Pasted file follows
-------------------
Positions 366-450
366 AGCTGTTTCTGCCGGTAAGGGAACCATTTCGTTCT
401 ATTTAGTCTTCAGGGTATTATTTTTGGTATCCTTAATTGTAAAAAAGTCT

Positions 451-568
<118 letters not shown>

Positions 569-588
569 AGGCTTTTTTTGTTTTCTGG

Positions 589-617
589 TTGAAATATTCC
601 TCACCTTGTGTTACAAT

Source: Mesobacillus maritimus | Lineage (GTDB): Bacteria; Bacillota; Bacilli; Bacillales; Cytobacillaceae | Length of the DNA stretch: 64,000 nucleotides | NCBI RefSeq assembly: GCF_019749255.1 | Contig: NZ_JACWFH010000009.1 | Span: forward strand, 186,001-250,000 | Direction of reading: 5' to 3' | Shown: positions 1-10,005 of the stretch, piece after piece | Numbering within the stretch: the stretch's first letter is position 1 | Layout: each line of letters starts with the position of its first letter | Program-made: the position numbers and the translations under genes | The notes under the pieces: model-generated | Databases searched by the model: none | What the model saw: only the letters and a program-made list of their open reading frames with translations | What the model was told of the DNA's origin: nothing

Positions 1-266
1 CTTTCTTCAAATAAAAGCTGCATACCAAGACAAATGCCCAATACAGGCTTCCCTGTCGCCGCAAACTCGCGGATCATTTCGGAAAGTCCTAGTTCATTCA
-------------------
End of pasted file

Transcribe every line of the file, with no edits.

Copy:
Positions 366-450
366 AGCTGTTTCTGCCGGTAAGGGAACCATTTCGTTCT
401 ATTTAGTCTTCAGGGTATTATTTTTGGTATCCTTAATTGTAAAAAAGTCT

Positions 451-568
<118 letters not shown>

Positions 569-588
569 AGGCTTTTTTTGTTTTCTGG

Positions 589-617
589 TTGAAATATTCC
601 TCACCTTGTGTTACAAT

Source: Mesobacillus maritimus | Lineage (GTDB): Bacteria; Bacillota; Bacilli; Bacillales; Cytobacillaceae | Length of the DNA stretch: 64,000 nucleotides | NCBI RefSeq assembly: GCF_019749255.1 | Contig: NZ_JACWFH010000009.1 | Span: forward strand, 186,001-250,000 | Direction of reading: 5' to 3' | Shown: positions 1-10,005 of the stretch, piece after piece | Numbering within the stretch: the stretch's first letter is position 1 | Layout: each line of letters starts with the position of its first letter | Program-made: the position numbers and the translations under genes | The notes under the pieces: model-generated | Databases searched by the model: none | What the model saw: only the letters and a program-made list of their open reading frames with translations | What the model was told of the DNA's origin: nothing

Positions 1-266
1 CTTTCTTCAAATAAAAGCTGCATACCAAGACAAATGCCCAATACAGGCTTCCCTGTCGCCGCAAACTCGCGGATCATTTCGGAAAGTCCTAGTTCATTCA